This week’s top multifamily storylines include ways to make housing more affordable, product knowledge in leasing, addressing the package management burden, construction delays continue, questioning the suburban push and caring for pet-owning residents.
Inside this issue of the multifamily Industry Trends Report: making business intelligence intelligent, mixed response to Texas lifting mask mandate, residents citing pets as the reason they had to move, NMHC’s expanded commitment to diversity, equity and inclusion, the merger of RPM and CF Real Estate Services and single-family rental values.
According to the Multifamily Pet Policies and Amenities Survey recently released by PetScreening and J Turner Research, 26% of pet-owning respondents indicated they acquired their pet during the pandemic. The rate climbs to 39% when narrowing down to student-only respondents.
Data from the Pet-Inclusive Housing Initiative reveals nearly one in four apartment residents say their pet has been a reason for needing to move. The 24% figure translates to approximately 5.5 million renting households that have been displaced or voluntarily sought a new home as a result of their pet.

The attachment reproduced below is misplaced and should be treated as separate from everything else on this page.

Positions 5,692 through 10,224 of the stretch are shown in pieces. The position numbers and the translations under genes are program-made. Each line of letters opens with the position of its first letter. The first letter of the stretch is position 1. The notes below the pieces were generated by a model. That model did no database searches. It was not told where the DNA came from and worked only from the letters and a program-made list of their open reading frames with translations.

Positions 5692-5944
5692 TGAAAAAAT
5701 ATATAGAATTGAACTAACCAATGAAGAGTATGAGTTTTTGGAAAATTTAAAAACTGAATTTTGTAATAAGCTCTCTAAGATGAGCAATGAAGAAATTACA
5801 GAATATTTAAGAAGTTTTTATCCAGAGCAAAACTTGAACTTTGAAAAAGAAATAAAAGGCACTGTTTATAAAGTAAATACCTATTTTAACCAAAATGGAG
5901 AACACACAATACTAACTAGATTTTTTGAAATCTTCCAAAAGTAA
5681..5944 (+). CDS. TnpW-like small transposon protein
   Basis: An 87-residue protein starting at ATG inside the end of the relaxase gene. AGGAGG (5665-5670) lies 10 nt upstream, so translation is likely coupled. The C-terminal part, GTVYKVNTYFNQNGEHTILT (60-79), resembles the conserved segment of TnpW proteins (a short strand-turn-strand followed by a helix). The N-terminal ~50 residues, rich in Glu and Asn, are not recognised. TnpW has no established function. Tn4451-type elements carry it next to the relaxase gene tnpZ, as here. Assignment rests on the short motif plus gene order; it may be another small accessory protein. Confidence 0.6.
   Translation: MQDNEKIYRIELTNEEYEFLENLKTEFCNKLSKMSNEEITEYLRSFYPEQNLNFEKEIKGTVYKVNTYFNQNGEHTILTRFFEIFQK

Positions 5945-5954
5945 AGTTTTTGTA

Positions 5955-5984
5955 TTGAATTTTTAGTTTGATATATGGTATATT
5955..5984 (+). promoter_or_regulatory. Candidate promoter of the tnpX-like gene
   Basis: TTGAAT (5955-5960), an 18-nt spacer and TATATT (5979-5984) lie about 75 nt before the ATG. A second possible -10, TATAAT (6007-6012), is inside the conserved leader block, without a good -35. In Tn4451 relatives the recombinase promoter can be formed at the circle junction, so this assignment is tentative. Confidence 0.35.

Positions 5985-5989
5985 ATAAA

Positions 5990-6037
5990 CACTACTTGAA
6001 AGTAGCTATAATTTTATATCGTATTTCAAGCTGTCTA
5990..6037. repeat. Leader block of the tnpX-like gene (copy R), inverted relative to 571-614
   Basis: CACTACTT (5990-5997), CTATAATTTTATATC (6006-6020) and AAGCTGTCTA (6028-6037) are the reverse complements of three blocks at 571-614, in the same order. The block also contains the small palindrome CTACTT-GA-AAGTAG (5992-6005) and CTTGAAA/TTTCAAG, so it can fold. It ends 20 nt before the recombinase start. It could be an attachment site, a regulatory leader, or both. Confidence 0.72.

The recently unveiled Multifamily Pet Policies and Amenities survey, conducted by PetScreening and J Turner Research and featuring the feedback of nearly 23,000 apartment residents, found that non-pet-owning residents are reasonably agreeable with a community’s pet population.
For decades, pet policies were something of a cookie-cutter concept at apartment communities: Only certain breeds, only certain sizes and a limit of one or two pets per household. Those standard policies, have become antiquated as pet owners constitute one of the fastest growing segments in rental housing.
While breeds are most commonly restricted due to their perceived propensity for aggression, restrictions regarding size are just as prevalent. Large breeds often find themselves on restricted lists simply because they usually exceed 50 pounds.
Seeing that nearly 70% of residents are pet owners—that’s more than two-thirds of a community’s population—it makes sense that pet data would be tracked in the same way. Those who do aim to track pet data often do so in haphazard fashion.